Lilly takes on Novo in obesity
Tirzepatide is coming for Wegovy’s crown – and maybe faster than expected.
The data from the first and largest of Lilly’s pivotal trials of tirzepatide in obesity are in, and the GIP/GLP-1 agonist has smashed the target set by Novo’s Wegovy. Patients given the highest dose in the Surmount-1 study lost more than 20% of their body weight, a result that beat many expectations.
Importantly, tolerability also looks competitive to Wegovy and in line with hopes, with Lilly also highlighting low discontinuation rates. Describing the data as “at the top end of what we thought possible”, the company’s chief medical officer Dan Skovronsky said talks will now be sought with regulators about filing on this first trial alone.
Previously, Lilly had agreed with the FDA that a filing would be made once the Surmount programme had completed reading out; the three remaining trials are due to yield data in mid-2023. Should the agency agree to review the drug sooner, Lilly’s attempts to grab share of the burgeoning obesity market from Novo would be given a major boost.
Mr Skovronsky declined to say whether a recently acquired priority review voucher would be used to speed any submission, but given Lilly's huge investment in this asset, tirzepatide would be presumably be a prime candidate for such a move.
“To be clear, we are not announcing an early filing – we are just discussing the next steps” with regulators, Mr Skovronsky told analysts on Lilly’s first-quarter earnings call today. “But given the huge market need, we think it warrants trying to find a path to accelerate [tirzepatide] to market.”
The data and the potential for a quicker launch was enough to send Lilly shares up 2% in early trade; Novo Nordisk sank 2.5%.
Mike Mason, head of diabetes for Lilly, cautioned that should tirzepatide reach the market “it won’t sprint out of the gate”. While there is considerable long-term potential, demand is likely to build slowly, he said.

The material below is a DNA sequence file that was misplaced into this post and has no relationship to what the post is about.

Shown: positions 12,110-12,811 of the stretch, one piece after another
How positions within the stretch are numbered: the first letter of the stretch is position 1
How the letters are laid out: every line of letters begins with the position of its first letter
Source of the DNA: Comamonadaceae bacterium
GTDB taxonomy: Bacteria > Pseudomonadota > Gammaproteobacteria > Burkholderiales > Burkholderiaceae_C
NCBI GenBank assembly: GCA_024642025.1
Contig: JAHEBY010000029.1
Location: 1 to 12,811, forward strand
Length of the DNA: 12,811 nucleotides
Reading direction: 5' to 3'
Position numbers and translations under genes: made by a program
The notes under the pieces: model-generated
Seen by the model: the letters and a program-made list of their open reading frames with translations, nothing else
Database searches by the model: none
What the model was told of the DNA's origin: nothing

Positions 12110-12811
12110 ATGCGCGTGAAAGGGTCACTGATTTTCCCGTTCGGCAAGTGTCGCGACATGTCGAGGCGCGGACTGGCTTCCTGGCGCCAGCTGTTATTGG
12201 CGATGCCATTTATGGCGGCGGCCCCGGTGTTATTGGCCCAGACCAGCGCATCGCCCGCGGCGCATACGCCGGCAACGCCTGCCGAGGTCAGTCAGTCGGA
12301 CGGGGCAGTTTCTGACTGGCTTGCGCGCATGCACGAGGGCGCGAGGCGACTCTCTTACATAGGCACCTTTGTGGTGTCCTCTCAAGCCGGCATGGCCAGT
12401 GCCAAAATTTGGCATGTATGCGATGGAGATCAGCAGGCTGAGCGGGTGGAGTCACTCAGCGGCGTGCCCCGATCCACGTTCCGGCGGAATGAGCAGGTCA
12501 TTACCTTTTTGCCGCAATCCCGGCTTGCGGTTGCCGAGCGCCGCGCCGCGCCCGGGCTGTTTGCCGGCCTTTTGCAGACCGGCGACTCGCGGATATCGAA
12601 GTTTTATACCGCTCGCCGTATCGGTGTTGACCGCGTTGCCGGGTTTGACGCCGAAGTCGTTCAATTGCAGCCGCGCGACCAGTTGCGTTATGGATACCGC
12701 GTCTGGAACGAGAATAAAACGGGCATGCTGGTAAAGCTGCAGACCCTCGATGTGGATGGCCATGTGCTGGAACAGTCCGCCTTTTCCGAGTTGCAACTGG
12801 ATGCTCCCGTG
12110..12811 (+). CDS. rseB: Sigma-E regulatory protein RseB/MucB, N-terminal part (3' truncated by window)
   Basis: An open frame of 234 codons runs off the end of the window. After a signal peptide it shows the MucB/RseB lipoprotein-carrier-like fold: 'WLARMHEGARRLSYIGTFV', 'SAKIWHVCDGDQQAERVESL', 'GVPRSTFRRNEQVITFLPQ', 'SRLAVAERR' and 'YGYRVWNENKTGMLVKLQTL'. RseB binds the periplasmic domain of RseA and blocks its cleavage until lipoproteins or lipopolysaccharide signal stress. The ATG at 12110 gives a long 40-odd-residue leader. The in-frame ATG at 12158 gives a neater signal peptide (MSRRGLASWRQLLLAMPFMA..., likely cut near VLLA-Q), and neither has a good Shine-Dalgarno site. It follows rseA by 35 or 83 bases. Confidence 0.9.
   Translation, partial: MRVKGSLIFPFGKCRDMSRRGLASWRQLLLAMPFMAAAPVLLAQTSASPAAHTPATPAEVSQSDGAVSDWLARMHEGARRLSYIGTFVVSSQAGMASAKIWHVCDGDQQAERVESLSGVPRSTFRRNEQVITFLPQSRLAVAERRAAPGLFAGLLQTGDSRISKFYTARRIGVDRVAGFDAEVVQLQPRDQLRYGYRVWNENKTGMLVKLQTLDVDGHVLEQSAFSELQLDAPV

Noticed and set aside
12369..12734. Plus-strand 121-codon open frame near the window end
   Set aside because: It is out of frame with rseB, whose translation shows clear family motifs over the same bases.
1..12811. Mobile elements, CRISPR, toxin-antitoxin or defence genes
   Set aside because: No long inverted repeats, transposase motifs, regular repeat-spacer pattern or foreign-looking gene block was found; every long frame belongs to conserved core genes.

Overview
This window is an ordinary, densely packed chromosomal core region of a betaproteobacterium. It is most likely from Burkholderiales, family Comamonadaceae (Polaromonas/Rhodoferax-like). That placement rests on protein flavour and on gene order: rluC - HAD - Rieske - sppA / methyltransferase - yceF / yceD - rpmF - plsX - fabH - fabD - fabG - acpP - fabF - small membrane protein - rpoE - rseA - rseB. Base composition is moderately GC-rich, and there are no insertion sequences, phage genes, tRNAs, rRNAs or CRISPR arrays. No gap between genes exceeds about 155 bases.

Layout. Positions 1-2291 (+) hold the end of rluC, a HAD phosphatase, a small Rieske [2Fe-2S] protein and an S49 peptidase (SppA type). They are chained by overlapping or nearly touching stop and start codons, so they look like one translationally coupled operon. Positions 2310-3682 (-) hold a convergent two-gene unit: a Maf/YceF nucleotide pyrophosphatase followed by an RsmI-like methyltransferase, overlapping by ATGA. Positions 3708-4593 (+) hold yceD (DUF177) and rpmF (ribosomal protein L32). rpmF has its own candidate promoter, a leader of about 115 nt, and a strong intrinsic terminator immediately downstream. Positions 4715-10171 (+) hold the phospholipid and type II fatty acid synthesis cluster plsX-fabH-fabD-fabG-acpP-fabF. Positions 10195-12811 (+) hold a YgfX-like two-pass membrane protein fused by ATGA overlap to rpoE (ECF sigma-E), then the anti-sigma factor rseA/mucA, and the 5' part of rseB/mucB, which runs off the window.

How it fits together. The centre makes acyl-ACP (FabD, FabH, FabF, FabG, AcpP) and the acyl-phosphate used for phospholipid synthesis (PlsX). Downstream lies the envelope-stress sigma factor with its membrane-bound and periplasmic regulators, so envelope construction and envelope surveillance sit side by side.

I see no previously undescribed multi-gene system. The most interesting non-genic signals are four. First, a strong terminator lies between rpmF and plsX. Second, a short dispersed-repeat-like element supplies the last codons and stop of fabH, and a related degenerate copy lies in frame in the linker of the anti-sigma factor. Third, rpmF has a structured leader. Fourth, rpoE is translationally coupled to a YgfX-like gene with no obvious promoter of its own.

Poor reimbursement has long been an issue for obesity drugs, although Mr Mason said that is improving, thanks to the significantly better data being generated with tirzepatide and Wegovy versus results seen with older options.
“Former agents were more cosmetic than offering real health benefits. The [reimbursement] trends are moving towards better access,” he said, adding that if Lilly can show tirzepatide can help improve related conditions like sleep apnoea, the gates could open even more easily.
As for the data, Novo Nordisk will be shifting nervously today. Even patients on tirzepatide's lowest dose lost a similar amount of weight as patients in a similar study of Wegovy – the caveats of cross-trial comparisons notwithstanding – as the graph above shows. And tirzepatide had a much cleaner tolerability profile than Novo’s drug.
At the other end of the dose range, the 15mg high dose of tirzepatide prompted notably better weight loss than Wegovy, and tolerability remained better. It should be noted that these endpoints were assessed at slightly different time points – 72 weeks for tirzepatide and 68 weeks for Wegovy.
As well as the headline weight loss figures, tirzepatide also hit an important secondary endpoint, with 30%, 50% and 57% of patients taking the 5, 10 and 15mg doses respectively losing at least 20% of their body weight, versus 3% on placebo. Wegovy’s trials did not assess this metric, instead looking at those who lost more than 15% of their weight. 48% of these patients hit that target, compared with 4.8% in the placebo group. Tirzepatide thus appears to have cleared a higher bar.
The two molecules do not act in precisely the same way: Wegovy is a GLP-1 analogue whereas tirzepatide is a GIP/GLP-1 agonist. Both are prone to gastrointestinal side-effects. Here too Lilly’s agent seems to come out ahead.
For now, Wegovy is forecast to be the biggest seller for obesity in 2026, with Evaluate Pharma’s consensus data placing that year’s sales at $3.9bn. With this success and Lilly clearly gunning for a faster path to market, Novo will need to work hard to keep its early gains.
(Since this article was published Lilly has trademarked tirzepatide as Mounjaro.)